It starts with a beloved toy or a doll. Before you know it, rooms are filled, surfaces covered, and it takes semi-trucks to move or haul your stuff away once you no longer care. We experienced a bit of that getting ready for a 4-month stay in India, where we had to empty closets whose backs I’m sure I’ve never seen and empty drawers of hidden treasures. I found a present I had bought for Jerri 10 years ago and hidden (evidently successfully.) I also found my secret decoder ring. Thought I had lost that.
But the flip side of acquisitiveness is that we do find treasures and we do appreciate them, even if it takes a while. It is now more than 25 years since we found that old box of negatives and prints from India. Now, finally, we have the opportunity to let those remarkable images take us around the world.
The journey started in Evanston with an Indian cab driver (of course) taking us to O’Hare airport. He told us that if we ate these tiny little fish, available only in Kolkata, and did it for a month, we’d never need to wear glasses again. Proof—he wasn’t wearing any himself. We’re going to look for those fish. With our glasses on. For now.
The initial leg of the journey was a 14 hour flight to Delhi, then a transfer to Kolkata, about 24 straight hours of travel, on top of virtually no sleep the night before. It is, after all, 1/2 way around the world. But it’s definitely a small world. We met Salim Mohammed, from Lake Bluff, waiting to go through customs.
The Fulbright folks had a driver meet us at the airport and take us to our hotel, a good thing since we could barely stand upright.
The next morning, at 11am (no chance to sleep in) we were met by Sumanta, who walked us over to the American Center, part of the Consulate, where we met Shevanti and other Fulbright officials. I had been emailing with these folks for months; now they, and this entire project, are becoming real. We talked about Following the Box, about ways to advance our work, about life in India…about life.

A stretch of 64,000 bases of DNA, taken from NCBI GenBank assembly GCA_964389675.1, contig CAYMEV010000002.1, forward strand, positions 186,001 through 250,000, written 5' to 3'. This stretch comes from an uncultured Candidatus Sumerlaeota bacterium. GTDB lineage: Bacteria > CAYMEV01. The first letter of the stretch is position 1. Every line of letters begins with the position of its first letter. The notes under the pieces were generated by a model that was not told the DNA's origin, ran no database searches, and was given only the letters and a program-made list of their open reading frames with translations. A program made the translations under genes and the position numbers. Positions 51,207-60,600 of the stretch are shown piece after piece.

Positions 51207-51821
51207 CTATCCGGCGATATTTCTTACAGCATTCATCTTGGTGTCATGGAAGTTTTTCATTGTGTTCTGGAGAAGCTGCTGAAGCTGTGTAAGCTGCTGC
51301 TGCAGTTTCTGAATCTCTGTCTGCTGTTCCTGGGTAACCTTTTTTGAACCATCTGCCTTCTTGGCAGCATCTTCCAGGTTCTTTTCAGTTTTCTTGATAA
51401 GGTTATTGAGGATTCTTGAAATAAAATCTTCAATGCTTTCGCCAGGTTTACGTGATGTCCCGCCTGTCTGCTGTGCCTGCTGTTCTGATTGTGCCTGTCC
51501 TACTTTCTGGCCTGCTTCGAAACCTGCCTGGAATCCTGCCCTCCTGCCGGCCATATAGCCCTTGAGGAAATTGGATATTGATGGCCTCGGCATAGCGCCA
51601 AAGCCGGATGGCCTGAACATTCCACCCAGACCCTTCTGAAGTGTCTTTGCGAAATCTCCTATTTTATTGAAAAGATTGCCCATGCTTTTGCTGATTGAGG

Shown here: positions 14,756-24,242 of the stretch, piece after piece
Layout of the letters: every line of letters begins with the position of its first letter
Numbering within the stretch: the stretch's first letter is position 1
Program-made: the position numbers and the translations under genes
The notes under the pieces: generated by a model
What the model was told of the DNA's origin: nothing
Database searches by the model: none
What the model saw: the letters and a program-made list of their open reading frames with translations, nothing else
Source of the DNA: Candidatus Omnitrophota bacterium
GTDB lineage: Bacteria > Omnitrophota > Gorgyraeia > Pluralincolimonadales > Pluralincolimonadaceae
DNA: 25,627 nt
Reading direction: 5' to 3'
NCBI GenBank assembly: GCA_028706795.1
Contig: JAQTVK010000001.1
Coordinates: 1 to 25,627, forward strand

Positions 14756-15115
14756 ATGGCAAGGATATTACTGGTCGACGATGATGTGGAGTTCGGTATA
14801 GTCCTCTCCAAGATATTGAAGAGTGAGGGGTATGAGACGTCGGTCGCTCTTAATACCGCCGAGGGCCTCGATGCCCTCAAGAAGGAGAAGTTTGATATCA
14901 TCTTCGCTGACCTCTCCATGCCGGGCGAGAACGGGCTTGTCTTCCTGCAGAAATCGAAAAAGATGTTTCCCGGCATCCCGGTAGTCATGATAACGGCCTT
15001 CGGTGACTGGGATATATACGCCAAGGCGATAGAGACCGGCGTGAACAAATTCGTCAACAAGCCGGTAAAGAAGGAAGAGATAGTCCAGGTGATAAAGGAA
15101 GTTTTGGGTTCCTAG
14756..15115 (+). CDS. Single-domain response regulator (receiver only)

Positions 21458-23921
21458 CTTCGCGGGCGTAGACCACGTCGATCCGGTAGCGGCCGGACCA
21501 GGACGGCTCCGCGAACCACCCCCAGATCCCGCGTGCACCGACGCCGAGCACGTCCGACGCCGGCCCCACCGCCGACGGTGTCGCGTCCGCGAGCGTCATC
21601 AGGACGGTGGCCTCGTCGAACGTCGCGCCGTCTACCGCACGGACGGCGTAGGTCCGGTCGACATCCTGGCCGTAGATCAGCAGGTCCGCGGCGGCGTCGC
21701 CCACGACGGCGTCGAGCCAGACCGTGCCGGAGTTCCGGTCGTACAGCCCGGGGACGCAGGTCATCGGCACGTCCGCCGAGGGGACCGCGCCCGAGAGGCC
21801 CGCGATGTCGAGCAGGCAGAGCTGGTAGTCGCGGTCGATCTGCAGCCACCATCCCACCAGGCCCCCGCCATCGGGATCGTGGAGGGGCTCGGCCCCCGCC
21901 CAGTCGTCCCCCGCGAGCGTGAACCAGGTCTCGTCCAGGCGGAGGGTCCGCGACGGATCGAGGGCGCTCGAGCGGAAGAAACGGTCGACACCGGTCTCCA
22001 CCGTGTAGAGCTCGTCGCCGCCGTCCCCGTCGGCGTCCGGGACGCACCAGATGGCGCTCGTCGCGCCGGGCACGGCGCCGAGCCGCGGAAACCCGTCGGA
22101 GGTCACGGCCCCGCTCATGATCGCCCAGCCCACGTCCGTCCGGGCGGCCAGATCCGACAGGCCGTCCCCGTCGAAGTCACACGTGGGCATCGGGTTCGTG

One of the wonderful things the Fulbright does is to hire a local facilitator to assist in the transition. Hurshita Das is a 21 year old marvel. She showed us how to navigate the Metro train system; helped us get telephone and internet service (far less expensive than we thought possible); took us to see an available apartment. Jerri and I have not lived in a new place for over 20 years. Travel is one thing. We are actually going to be living here.
The next day was spent apartment hunting. We rejected two places in hi-rise buildings quite far from the center of town (live in a hi-rise? In Kolkata?) But our son Max had a contact who managed to find us an excellent 2 bedroom, 2 bath apartment a block from her own home in the Lake Market district. It’s a great location, right by one of Kolkata’s best markets, exactly what we hoped to find. Julie Cauvlin, a French native married to “Babui” Sougata Chowdury, a well-known sarod player, is now our neighbor and friend. Her husband is the son of S. Roy Chowdury, one of India’s most famous sculptors, a man who knew (and photographed) Giacometti and countless others. Babui is currently digitizing his father’s impressive photo archive. We enthusiastically offered to help.
We ate lunch at the Banana Leaf, a South Indian restaurant down the block, a place that surely will become one of our mainstays.
We’ve moved to Kolkata.